Athletes strive to be the best version of themselves with constant training and other regimen. It’s a lot of hardwork but it gets paid off when the league gives them player awards. Some have a certain season performance highlighted while others are given the chance to be in the Hall of Fame.
However, there’s a highest honour that any NRL player can get. Their impact in the league and the sport get to be eternalized when they become one of The Immortals of rugby league. So far, there are 13 NRL players who were awarded the title. Get to know more about them below.
Clive Churchill, Bob Fulton, Reg Gasnier, and Johnny Raper
In the establishment of this prestigious title, a group of four Test captains were named as the original Immortals. Despite the concept of the honour being conceived by Rugby League Week (RLW) which held no affiliation with the league, the release was met with great reception.
Fans and critics alike were quick to agree that Clive Churchill, Bob Fulton, Reg Gasnier, and Johnny Raper were deserving of the honour. The group was given public respect and admiration because of their impacts in the game as well as beyond the field.
Graeme Langlands and Wally Lewis
After 18 years, RL intended to name the fifth member of The Immortals. However, the panel of experts had a hard time coming up with a sole player so the decision was moved to award two players with the title. They are Graeme Langlands and Wally Lewis.
Langlands was a fullback who built one of the greatest careers that NRL has ever seen. In his entire career, he played in 425 first class games where he made 170 tries and a whopping total of 2,694 points. He also accumulated other awards such as NSWRL Player of the Year and the fifth place in the Rugby League Week’s Top 100 Players.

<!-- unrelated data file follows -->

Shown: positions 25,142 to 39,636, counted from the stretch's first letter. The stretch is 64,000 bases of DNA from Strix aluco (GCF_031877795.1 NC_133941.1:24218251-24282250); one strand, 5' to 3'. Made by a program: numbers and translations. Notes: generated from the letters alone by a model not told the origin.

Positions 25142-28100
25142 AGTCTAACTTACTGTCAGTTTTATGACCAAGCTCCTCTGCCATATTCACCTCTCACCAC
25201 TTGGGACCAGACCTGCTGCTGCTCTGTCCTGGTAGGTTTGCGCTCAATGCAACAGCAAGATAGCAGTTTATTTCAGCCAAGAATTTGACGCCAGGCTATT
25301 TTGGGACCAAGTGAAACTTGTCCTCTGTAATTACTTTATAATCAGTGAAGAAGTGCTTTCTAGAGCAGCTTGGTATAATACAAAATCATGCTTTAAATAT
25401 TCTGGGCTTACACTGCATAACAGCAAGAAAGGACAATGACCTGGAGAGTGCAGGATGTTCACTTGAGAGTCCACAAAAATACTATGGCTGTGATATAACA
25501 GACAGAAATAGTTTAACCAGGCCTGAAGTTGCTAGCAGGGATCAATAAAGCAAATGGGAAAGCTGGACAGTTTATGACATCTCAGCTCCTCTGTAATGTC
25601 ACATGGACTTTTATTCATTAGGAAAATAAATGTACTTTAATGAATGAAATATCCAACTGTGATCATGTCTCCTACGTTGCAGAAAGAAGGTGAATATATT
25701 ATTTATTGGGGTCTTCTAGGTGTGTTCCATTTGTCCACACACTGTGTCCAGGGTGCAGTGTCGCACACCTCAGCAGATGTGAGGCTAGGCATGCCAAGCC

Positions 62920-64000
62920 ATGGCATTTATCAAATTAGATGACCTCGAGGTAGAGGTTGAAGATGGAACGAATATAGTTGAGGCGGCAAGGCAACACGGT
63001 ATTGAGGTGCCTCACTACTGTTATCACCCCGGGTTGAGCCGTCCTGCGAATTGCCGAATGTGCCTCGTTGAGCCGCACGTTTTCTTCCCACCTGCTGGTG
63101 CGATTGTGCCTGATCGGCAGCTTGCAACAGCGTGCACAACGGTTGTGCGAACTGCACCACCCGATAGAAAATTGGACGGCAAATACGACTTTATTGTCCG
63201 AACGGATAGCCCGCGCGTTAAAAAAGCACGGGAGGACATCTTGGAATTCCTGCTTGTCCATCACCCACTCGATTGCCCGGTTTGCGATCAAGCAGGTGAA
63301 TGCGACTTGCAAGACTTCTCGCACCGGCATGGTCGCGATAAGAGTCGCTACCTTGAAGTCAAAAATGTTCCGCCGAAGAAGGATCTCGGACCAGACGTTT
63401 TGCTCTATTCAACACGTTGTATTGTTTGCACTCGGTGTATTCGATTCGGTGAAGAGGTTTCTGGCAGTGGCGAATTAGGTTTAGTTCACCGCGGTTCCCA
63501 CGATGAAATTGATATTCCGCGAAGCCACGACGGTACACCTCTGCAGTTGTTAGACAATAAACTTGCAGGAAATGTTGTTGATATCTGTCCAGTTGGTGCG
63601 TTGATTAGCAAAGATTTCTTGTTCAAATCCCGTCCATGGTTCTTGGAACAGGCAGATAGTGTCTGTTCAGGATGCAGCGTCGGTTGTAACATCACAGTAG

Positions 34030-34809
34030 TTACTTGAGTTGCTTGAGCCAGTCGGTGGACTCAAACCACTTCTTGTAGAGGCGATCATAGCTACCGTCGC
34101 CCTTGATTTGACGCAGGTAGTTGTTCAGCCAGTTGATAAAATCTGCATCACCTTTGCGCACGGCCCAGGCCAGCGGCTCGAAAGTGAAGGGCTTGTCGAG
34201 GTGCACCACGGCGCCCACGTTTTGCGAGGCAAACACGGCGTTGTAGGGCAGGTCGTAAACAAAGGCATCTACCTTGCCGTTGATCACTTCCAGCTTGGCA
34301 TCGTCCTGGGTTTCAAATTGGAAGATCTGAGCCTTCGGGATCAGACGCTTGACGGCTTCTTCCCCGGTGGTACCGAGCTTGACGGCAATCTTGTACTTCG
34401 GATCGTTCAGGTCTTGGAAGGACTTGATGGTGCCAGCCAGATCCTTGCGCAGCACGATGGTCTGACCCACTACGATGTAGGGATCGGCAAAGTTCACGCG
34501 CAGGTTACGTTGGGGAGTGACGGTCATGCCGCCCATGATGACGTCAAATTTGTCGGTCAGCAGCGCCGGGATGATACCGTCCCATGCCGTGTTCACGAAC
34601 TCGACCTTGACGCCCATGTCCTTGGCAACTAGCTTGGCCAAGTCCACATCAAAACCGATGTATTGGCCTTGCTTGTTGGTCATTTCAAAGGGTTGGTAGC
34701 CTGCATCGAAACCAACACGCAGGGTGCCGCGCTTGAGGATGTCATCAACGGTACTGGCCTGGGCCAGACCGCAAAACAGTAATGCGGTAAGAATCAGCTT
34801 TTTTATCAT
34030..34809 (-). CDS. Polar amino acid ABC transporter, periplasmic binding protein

Meanwhile, Lewis started his career playing as lock forward and later on became a five-eighth and a captain between 1981 and 1991. He had a breathtaking kicking game and a superior pass. Perhaps his most memorable game was game two of the 1984 Origin series where he helped seal the series to his team.
It was in 2003 when the list of The Immortals lengthened once again. Arthur Beetson is the seventh Immortal of rugby league who had his humble beginnings in the sports in his teenage years. From then on, he established himself as one, if not the number one, of the finest ball-playing front-rowers of the sport.
He famously earned the nickname ‘Half-a-game Artie’ after his sensational appearance in the Ashes-deciding third Test of Australia against Great Britain. Despite struggling with a shoulder injury, Beetson made tries for wingers Johnny King and Ken Irvine that aided the team to secure the Ashes to Australia.
At the Men of League Gala Dinner in 2012, another Immortal was named and it was halfback Andrew Johns. It was a dream come true for fans and experts who pushed for the immediate honour of being an Immortal when he retired in 2007 due to a bulging disc in his neck.
Johns has also become a benchmark for the passing and kicking games of other halfbacks. His brilliance was immediately spotted in his debut for Newcastle where he racked up 23 points against Souths and got the man-of-the match honours afterwards.
Mal Meninga, Norm Provan, Frank Burge, Dave Brown, and Dally Messenger
Upon the closure of Rugby League Weekly in 2017, the Australian Rugby League Commission took over the concept and in 2018, named five players to bring the tally to thirteen Immortals. They were Mal Meninga, Norm Provan, Frank Burge, Dave Brown, and Dally Messenger.
Burge, Brown, and Messenger were the first pre-World War II champions who were considered and given the honours since the title was formerly restricted to post-World War II players.